Don't photograph me, I'm only the columnist

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The Independent Online
THE THING about Richard Boston was that, unwittingly, he pioneered the most far-reaching revolutionary move in newspaper and magazine design in modern times. He introduced the notion that the head-and-shoulders picture accompanying a column need not necessarily be of the person who had written the column at all.

It came about something like this. Boston had become a regular writer for the Guardian by doing a beer column for them. And for a while he did a magnificent job, battling against the big brewers who then, as now, tried to make our beer uninteresting and our pubs uniform. (He once told me in the strictest confidence that he tended to drink in Watney pubs. I was shocked. Why, why, in those temples of mediocrity? To get away from the real-ale bores, old boy . . .)

But then he was given his head by the Guardian to write a column of more general interest. He was given his head in more ways than one: he was allowed, whether he wanted it or not, to have his mugshot at the top of his column, and so there appeared in that spot, week after week, the smiling, bespectacled black-and-white rectangle of Richard Boston.

Until one week it was replaced by the face of Telly Savalas, a man much balder than Boston, and even more famous, but not nearly such a good writer.

I think it was put in by mistake. Perhaps the Guardian photo-engineers reached for the nearest slightly balding photo and put in the wrong one. But the reaction was immediate: people loved it. At last the mugshot was worth looking at. More than that, someone had done a mugshot joke for the first time that anyone could remember.

The next week the anonymous Guardian photo-fitters had removed the Telly Savalas photo. They inserted one of Elvis Presley instead. The next week, as I remember, it was one of Brigitte Bardot that adorned Richard Boston's column. By this time millions of extra readers were buying the Guardian just to find out which photo was with the Boston piece this week. Perhaps some of them were even reading the Guardian as well, I don't know.

But there this circulation increase stopped, because the editor sent down a decree that there was to be no more tomfoolery, and that Boston's head was to be reinstated. Thus was one of the great journalistic innovations of our century nipped in the bud.

Indeed, I will go further and say that the whole development of the media's relations with showbusiness was stopped by Peter Preston's unthinking cruelty. If it had become established that the photo on the column needn't be that of the writer, publishers would then have realised that the face on the back of the novel needn't be the face of the novelist]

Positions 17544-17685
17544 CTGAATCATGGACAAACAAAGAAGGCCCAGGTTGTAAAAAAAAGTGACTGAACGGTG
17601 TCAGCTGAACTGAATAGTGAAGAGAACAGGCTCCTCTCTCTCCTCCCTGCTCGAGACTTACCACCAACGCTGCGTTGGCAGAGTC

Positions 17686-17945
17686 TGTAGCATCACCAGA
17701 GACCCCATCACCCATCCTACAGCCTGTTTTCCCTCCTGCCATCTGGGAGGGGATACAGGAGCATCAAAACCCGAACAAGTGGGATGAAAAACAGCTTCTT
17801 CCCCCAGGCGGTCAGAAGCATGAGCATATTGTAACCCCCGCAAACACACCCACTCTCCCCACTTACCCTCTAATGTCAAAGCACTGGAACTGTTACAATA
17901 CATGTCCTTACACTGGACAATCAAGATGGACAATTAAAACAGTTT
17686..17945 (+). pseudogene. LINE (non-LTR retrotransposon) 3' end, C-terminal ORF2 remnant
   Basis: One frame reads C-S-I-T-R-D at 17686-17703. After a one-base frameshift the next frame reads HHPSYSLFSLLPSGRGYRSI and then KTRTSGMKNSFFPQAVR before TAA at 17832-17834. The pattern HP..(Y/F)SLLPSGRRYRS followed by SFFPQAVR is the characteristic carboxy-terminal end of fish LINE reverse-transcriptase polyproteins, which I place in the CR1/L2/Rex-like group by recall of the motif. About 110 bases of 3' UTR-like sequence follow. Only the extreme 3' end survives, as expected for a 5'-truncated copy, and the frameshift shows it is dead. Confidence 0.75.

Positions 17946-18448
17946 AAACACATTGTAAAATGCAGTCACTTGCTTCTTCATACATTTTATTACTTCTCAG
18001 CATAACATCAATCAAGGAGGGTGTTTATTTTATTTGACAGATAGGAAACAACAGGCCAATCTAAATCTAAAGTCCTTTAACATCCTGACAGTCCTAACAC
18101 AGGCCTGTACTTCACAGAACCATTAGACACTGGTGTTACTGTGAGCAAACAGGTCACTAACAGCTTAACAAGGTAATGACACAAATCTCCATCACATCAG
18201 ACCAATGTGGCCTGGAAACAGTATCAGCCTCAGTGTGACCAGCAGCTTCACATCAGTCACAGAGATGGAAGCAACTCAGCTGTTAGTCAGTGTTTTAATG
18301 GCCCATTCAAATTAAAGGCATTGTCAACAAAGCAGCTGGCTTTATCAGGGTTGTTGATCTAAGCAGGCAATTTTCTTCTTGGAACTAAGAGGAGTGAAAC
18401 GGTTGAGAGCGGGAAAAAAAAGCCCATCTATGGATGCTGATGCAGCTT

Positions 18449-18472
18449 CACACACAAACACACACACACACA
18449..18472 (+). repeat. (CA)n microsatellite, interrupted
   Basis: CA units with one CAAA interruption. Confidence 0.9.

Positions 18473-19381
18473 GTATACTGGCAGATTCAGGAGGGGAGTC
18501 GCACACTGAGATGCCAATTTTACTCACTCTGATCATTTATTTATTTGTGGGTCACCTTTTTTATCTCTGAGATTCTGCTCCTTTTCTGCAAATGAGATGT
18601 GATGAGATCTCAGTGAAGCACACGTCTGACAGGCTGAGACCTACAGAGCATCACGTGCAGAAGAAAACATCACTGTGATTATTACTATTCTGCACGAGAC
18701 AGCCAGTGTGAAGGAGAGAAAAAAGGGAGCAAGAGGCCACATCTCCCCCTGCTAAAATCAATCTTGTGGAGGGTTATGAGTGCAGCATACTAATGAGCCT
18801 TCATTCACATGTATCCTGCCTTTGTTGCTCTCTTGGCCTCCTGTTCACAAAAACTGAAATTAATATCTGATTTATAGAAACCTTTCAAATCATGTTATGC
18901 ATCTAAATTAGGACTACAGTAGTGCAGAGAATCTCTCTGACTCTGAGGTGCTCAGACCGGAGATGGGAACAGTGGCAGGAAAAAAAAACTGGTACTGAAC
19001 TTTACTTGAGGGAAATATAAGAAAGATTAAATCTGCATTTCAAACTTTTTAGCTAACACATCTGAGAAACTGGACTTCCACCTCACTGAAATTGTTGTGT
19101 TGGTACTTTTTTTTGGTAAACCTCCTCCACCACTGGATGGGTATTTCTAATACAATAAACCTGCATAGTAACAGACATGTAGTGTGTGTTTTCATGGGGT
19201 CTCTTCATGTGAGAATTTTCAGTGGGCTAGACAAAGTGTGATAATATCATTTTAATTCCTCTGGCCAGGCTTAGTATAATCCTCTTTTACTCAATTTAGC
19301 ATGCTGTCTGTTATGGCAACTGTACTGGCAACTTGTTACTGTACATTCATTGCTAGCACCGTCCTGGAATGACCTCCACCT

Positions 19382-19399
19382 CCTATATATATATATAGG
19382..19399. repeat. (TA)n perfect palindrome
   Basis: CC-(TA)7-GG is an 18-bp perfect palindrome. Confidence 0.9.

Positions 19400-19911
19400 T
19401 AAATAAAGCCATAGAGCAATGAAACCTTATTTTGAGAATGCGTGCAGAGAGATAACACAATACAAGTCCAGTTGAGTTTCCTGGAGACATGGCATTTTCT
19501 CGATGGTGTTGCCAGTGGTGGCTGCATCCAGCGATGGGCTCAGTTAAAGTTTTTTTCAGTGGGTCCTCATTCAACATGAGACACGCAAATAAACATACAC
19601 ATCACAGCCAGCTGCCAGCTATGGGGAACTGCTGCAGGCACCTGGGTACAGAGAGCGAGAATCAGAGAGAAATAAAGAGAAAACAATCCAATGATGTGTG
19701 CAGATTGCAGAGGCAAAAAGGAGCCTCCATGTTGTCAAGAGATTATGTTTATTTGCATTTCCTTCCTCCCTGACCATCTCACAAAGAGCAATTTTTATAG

How many novels have been left unsold because the bleary, unprepossessing mug of the writer has stared out at potential buyers and put them off? How much better, surely, to have a male model on the back, or someone who looks at least as if you might want to meet him.

Writers are not only sometimes unprepossessing, they can also be disagreeable and unforthcoming. Which is a drawback when you go on a chat show, as most writers have to do these days. (Some writers do it very well, like Jeffrey Archer. Alas, he does not write books very well. It's only the talking bit he is so good at.) But by the Richard Boston principle, it must be possible, if not laudable, to get books plugged on a chat show not by the author but by someone dishy or interesting or sexy, sent on instead of the author.

'A S Byatt has written a remarkable new novel, and here to talk about it is Miranda Richardson . . .'

This happens already, of course. Writers are already sometimes represented by people who did not know them and know little about them. These people are called actors. When they make a film of some writer's life, or his work, we often see an interview with the actor who played the part of that man. If there were a film made of the life of D H Lawrence, and Lawrence were played by Sean Bean, we would not think it strange to see Sean Bean interviewed endlessly on television about Lawrence's work, though if Sean Bean were not involved in a D H Lawrence project, nobody would dream of talking to him about the man's work.

You see? The Boston Principle is already there, in principle. I would be pleased to come on television and talk about it any time. Well, I couldn't come in person. But Richard Boston could come on and talk about it. Or maybe he would send on Telly Savalas instead. But it would be incredibly interesting, whoever it was.